So, you do what you have to do. You go to the police. But you pause first. You consider. You take a deep breath.
The local police sergeant was a courtly, boyish guy with a guarded smile, darkly tented eyes and the contained build of a college quarterback: A shrink-wrapped Treat Williams. Exceedingly polite, bordering on deferential. A good fellow. He introduced himself as Dan.
Sgt. Dan excused himself from a visiting inspector to hear out my story, which I enhanced with a printout of the Brookline crime watch report and the entire Gmail exchange leading to the purchase. “It’s a very good thing you came in,” he said when I was done. “The last thing you want is to be found in possession of stolen property.”
Validation. I scarfed it down like I hadn’t had anything to eat all weekend.
After scanning the evidence, Sgt. Dan asked me to get the instrument out of the car and place it upright on a bench in a side room, the holding pen for recalcitrant locals. He then brought in a camera and photographed it from several angles. The cello looked forlorn, prone, submitting to mug shots. I imagined it handcuffed at the neck to the bench, phoning for a parent or legal counsel. What had it done to deserve this ignominy?
After I reprised my narrative in its entirety, Sgt. Dan pulled a form from a drawer and asked me if I could write out everything I had just said. Then, almost apologetically, he said it would be best if I left the cello behind for information gathering. He gave me a sad look that told me he knew how big a thing this was to have to do.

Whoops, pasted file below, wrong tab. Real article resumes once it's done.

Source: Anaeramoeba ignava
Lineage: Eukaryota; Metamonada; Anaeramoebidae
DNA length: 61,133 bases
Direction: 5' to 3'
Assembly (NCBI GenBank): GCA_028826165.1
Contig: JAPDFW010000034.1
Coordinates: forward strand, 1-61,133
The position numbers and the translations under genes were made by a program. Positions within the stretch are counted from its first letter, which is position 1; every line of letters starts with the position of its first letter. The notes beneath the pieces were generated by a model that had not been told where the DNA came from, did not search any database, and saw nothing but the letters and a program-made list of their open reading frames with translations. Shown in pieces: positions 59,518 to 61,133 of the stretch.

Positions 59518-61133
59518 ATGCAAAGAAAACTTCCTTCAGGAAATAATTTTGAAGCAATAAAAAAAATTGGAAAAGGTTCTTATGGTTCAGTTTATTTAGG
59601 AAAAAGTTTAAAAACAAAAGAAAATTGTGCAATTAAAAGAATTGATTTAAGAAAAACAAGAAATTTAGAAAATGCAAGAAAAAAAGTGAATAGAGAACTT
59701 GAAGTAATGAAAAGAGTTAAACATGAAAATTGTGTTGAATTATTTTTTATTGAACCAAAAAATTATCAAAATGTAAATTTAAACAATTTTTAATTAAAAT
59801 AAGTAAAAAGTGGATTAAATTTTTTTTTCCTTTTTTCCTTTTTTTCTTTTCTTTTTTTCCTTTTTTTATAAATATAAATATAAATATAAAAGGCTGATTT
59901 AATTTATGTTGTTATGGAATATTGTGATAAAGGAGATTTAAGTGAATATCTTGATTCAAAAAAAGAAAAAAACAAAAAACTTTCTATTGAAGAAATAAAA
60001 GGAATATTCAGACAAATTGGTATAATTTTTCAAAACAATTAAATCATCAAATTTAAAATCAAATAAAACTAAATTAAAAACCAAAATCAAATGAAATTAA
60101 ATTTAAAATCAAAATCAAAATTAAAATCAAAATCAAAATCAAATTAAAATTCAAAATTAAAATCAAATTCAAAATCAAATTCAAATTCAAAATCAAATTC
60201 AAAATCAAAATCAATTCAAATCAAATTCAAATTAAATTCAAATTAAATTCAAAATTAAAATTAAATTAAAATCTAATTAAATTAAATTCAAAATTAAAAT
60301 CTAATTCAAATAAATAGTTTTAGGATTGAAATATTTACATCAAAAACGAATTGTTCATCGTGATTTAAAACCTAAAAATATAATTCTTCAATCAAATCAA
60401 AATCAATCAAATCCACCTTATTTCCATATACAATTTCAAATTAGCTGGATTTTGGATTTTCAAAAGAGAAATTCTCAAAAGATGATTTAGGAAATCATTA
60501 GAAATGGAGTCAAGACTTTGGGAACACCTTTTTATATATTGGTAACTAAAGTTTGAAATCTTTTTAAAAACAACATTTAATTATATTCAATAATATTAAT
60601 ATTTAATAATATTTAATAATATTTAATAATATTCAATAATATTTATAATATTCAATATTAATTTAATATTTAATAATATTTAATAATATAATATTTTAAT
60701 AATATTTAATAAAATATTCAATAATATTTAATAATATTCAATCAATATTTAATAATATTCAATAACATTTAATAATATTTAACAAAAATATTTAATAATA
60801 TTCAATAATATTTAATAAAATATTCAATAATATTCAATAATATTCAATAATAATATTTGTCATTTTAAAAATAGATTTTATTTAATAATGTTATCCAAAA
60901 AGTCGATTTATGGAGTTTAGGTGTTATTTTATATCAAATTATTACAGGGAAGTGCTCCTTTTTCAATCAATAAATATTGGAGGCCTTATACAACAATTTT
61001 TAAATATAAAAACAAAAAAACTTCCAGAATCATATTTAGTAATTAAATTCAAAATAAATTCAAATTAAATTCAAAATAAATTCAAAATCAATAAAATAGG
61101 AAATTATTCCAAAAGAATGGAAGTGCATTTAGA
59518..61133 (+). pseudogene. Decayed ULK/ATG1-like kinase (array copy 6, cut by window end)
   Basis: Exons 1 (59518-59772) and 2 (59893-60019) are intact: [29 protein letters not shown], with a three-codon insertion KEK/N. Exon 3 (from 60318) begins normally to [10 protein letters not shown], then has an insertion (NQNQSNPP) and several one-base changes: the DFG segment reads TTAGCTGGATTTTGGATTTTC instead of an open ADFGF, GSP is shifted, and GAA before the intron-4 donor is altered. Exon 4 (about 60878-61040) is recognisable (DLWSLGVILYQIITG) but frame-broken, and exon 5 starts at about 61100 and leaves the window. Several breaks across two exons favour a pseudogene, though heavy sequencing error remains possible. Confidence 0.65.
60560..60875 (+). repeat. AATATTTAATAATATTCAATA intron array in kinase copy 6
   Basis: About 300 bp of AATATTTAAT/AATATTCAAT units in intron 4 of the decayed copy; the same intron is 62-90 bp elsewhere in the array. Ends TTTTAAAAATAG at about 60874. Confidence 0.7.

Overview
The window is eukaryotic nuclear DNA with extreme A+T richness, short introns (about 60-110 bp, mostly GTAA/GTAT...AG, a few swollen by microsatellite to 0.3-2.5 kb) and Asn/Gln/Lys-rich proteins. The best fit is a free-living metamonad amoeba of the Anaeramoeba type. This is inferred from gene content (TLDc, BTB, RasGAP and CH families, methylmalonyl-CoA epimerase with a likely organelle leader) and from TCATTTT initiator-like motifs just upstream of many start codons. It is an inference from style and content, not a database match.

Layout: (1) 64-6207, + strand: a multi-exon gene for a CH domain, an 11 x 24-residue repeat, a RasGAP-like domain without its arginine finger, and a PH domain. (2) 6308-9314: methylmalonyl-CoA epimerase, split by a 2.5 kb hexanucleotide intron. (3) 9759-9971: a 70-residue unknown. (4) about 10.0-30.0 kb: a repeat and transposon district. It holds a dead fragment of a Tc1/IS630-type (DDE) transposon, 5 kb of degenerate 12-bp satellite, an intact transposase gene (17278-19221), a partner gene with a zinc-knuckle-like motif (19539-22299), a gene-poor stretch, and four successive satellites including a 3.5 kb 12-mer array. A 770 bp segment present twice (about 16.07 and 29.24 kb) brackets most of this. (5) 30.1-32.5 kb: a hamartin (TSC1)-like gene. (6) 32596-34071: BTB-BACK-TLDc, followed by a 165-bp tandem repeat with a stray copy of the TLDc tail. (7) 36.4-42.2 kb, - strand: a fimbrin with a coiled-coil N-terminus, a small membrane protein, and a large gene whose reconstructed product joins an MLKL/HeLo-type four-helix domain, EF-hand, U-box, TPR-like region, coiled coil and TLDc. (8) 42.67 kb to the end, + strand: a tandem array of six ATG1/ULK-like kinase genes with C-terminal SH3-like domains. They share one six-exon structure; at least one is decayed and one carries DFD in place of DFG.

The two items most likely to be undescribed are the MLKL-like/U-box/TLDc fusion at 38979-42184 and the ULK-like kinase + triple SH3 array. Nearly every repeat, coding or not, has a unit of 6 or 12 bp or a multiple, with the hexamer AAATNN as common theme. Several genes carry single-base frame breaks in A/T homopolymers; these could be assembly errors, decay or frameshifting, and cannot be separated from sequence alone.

The following morning, I dropped the written testimony off at the station, then headed over to the mall for a compensatory sprint through Target, Whole Foods and Stop & Shop. En route home, the cell phone rang. It was Sgt. Dan.
“Mr. Stuart? Well, things have taken a turn. It looks as if the cello is a match.”
I could tell from his voice that it would be a good thing if I swung around to the station right away. When I arrived, Sgt. Dan was commiserating with an off-duty colleague, an affable, well-fed gentleman in tee shirt and Bermuda shorts. I took a chair between them.
Sgt. Dan spoke. “The A—— police are now working with the Brookline police on the case. It looks as if all three cellos were part of the stolen goods. They would like you come in and identify the house where you made the purchase.” I did a quick mental calculation of how many precincts were now tied up with Andrew Bednarski cello. (Three). This was big.
“We were wondering,” he said, continuing with caution, “how you would feel about going back to the house of the woman who sold you the cello to purchase another one?”
I forwarded this notion to my brain, which texted back noisily, buzzing and screeching like one of those city auto alarms that exhaust an extended repertory of extraterrstrial sounds before abandoning you to recover your shattered nerves in silence.
When the commotion subsided, I entered into a short but meaningful conversation with myself.
Am I hearing this correctly, Jan? They want me to be the front man in a sting operation? Yes Jan, that sounds right. They want you to go the extra mile. They are testing your mettle. Are you up to it? No, I’m really not up to it. Much as I hate to disappoint you. Please try not to be too hard on me. I have a dearth of mettle.
Sgt. Dan and Bermuda shorts sat atop their desks, bearing down on me with encouraging half-smiles. Time to draw the line.
“Well, I think that may fall outside my comfort zone,” I said. Or words to that effect.